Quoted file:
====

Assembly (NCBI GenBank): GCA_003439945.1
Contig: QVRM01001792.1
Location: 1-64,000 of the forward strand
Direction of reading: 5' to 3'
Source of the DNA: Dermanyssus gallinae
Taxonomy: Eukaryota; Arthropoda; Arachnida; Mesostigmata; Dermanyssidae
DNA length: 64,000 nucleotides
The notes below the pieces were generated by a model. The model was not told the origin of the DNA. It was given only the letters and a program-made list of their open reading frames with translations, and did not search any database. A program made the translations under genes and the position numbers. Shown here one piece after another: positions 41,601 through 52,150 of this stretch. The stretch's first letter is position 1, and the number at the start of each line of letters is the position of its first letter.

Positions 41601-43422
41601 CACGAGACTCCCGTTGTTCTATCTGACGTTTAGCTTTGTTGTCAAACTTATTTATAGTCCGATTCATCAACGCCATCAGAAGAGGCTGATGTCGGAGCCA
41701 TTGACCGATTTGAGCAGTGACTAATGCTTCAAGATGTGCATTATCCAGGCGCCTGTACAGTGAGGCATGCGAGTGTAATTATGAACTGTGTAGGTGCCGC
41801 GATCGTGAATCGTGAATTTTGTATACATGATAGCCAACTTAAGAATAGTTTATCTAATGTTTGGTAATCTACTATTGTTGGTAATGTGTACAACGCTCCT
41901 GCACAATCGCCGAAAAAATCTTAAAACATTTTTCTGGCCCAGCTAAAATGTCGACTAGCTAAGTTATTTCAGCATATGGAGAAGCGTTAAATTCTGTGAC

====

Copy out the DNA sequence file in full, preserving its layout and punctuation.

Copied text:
Assembly (NCBI GenBank): GCA_003439945.1
Contig: QVRM01001792.1
Location: 1-64,000 of the forward strand
Direction of reading: 5' to 3'
Source of the DNA: Dermanyssus gallinae
Taxonomy: Eukaryota; Arthropoda; Arachnida; Mesostigmata; Dermanyssidae
DNA length: 64,000 nucleotides
The notes below the pieces were generated by a model. The model was not told the origin of the DNA. It was given only the letters and a program-made list of their open reading frames with translations, and did not search any database. A program made the translations under genes and the position numbers. Shown here one piece after another: positions 41,601 through 52,150 of this stretch. The stretch's first letter is position 1, and the number at the start of each line of letters is the position of its first letter.

Positions 41601-43422
41601 CACGAGACTCCCGTTGTTCTATCTGACGTTTAGCTTTGTTGTCAAACTTATTTATAGTCCGATTCATCAACGCCATCAGAAGAGGCTGATGTCGGAGCCA
41701 TTGACCGATTTGAGCAGTGACTAATGCTTCAAGATGTGCATTATCCAGGCGCCTGTACAGTGAGGCATGCGAGTGTAATTATGAACTGTGTAGGTGCCGC
41801 GATCGTGAATCGTGAATTTTGTATACATGATAGCCAACTTAAGAATAGTTTATCTAATGTTTGGTAATCTACTATTGTTGGTAATGTGTACAACGCTCCT
41901 GCACAATCGCCGAAAAAATCTTAAAACATTTTTCTGGCCCAGCTAAAATGTCGACTAGCTAAGTTATTTCAGCATATGGAGAAGCGTTAAATTCTGTGAC